Thank you for this. I have been appalled at the number of priests in our archdiocese that blandly encouraged voting for Trump. Calls came from all over from upset parishioners disgusted and disturbed. Something needs to be done. Frank Pavone's despicable posting of a video of the body of a dead child is one of the most disturbing actions I have ever seen. I will not call him a priest, since I know of no other priest committed to the gospels that would do such an abhorrent action. This man is deeply disturbed, yet continues to be allowed to do these things. Please, God, give us leadership that speaks to these before our beloved church becomes even more of a pariah to the world. Any moral voice is silenced by such deplorable actions and words. Again, thank you, America, you are balm for our souls.
Kathy Stump
2 years 1 month ago
Thank you so much for sharing these experiences. Our Kansas City area parish also aggressively "campaigned" from the pulpit, but was not so subtle in the gathering space, where a priest told my husband, "Hillary Clinton is disgusting, too." This was his response to my husband's sincere query about the future of his Catholic faith in light of the church's political stance. Their overt campaigning and insensitive response has cost them a parish membership and the larger church as well. We are exploring alternative Christian communities in our area. Continuing to support a church focused solely on one issue at the expense of the dire needs for social and economic justice is, for us, unconscionable.
Annette Magjuka
2 years 1 month ago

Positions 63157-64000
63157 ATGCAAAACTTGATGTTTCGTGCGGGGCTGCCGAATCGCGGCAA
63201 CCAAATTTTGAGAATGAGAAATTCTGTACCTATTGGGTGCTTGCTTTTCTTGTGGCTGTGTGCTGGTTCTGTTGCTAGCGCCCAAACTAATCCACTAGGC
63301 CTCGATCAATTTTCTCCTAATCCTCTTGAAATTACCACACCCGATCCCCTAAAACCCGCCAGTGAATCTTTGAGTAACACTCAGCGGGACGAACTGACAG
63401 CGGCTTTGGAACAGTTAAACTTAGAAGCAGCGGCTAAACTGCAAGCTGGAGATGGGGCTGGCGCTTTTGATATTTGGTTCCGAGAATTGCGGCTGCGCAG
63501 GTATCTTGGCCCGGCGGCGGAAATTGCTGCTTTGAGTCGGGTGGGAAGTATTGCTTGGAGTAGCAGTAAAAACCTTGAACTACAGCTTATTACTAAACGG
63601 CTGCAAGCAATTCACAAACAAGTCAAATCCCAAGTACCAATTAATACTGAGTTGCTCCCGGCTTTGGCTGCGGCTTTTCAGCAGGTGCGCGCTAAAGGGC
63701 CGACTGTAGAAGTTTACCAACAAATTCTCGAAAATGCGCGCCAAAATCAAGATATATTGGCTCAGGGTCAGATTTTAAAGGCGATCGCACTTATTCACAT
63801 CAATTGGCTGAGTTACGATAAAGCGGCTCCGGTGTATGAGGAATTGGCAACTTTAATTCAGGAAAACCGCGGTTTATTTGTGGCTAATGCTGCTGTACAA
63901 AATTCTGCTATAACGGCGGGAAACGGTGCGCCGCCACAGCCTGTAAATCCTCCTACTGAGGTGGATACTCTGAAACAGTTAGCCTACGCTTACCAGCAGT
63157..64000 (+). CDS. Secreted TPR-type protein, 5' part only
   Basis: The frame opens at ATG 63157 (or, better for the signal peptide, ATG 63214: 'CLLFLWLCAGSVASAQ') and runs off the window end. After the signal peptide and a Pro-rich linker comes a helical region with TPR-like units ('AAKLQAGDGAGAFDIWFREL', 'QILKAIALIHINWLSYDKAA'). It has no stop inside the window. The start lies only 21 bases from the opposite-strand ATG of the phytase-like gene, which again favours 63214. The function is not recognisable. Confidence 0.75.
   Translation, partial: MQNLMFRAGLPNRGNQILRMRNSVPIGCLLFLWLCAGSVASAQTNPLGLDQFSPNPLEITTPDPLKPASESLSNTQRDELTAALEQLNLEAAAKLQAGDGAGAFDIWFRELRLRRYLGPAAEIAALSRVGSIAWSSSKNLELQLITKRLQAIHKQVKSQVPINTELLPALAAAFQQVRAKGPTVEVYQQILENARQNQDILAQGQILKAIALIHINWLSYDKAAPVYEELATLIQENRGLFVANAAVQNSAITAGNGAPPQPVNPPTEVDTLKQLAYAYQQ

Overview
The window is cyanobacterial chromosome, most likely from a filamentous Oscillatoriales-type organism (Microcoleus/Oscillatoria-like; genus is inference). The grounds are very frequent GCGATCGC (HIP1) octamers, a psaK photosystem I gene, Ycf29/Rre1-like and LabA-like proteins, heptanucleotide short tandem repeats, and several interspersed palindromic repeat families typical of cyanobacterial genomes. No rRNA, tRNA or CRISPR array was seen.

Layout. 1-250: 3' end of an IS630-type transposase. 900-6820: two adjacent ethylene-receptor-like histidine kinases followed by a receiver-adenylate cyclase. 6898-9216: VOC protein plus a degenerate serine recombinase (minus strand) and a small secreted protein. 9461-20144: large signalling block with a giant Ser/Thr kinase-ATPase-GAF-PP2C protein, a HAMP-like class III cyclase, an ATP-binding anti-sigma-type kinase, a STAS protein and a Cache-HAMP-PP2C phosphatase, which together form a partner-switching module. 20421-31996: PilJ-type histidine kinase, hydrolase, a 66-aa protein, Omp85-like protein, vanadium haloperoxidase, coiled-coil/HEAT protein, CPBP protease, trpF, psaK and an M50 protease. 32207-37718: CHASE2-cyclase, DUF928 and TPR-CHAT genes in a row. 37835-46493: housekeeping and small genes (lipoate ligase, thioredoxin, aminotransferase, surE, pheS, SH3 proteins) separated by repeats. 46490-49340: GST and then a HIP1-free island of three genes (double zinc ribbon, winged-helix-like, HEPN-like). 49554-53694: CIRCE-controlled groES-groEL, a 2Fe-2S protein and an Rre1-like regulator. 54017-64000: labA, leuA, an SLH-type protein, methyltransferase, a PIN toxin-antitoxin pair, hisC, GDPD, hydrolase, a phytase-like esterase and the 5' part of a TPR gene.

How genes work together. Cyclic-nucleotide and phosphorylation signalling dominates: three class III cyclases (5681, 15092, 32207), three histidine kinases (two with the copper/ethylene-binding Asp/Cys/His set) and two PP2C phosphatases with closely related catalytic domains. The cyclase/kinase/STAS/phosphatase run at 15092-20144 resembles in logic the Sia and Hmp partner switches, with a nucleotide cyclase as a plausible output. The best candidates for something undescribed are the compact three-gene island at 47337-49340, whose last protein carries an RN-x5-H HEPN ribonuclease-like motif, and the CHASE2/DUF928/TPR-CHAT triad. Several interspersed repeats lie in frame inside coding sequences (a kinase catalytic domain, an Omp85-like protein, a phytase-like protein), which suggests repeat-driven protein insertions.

It is time for Catholics of conscience to remind ourselves about the dangers of authoritarianism. The true mark of an authoritarian is that he affords himself freedoms and privileges that he would deny to others. An authoritarian may have an agenda that is sacrosanct and will do whatever it takes to gain the power to enact that agenda. This is vastly different from a faithful community of diverse souls who share common beliefs but whose actions in service of the belief may take different routes. In the current political and church climates, I see frightening examples of authoritarian rule. The GOP has been on a 40 year path to ultimate power. They have elected candidates to local offices by touting religious belief, a concern for the poor and disenfranchised. Once they get power (see red states) they defund the very things that would support and empower the disenfranchised--namely, public education, safety social nets of all kinds, and anything that costs money out of the pockets of the wealthiest citizens and corporations. Yet the rhetoric of caring for the "common man" keeps working for them. Once they have the power they seek they have free reign to legislate away every single program for the "public good." (This January all three branches of government will be GOP). Authoritarians in the Catholic church do not have to bother with the pesky elections where each citizen has a vote. Ultimate power and authority is already theirs; bishops rule their congregations and can bless or punish at will, using their power over individuals as a club, all the while using church doctrine as a rationale. They only care about the eternal soul of the individual--she must submit or burn in hell for eternity. The bishops are wielding their power "for our own good." For authoritarians, any tactic is fair game in the service of getting and retaining power--in politics, voter suppression, race-baiting, nationalistic dogma, scapegoating, bullying, misogyny, and hate speech. It is all "for our own good." Bishops use doctrine to whip the masses into submission. On Samantha Bee the week before the election, she did a piece on Catholic hospitals and how they will not save the life of a mother by removing a fetus, even if the fetus is already dead or not viable. A Catholic priest was quoted as saying, "Sometimes a mother just has to die with her baby." The parishes that actively campaigned for Trump should lose their tax-exempt status. That will not happen now, with the GOP holding supreme power. Church homilies have proven to be one of the strongest political tools they have. Many bishops suggest that those Catholics who do not agree with them are "not really Catholic" and should leave the church. Well, by virtue of my baptism and my lifelong Catholicism, I am not going. In politics and in religion, PEOPLE of conscience must find avenues to ensure the Catholic values of dignity and inclusion for all. We must find a way to reassure Muslims; Mexicans, documented and undocumented; African Americans and all people of color; and WOMEN that they are safe and supported in America. God help us all as we face the threats authoritarianism will pose.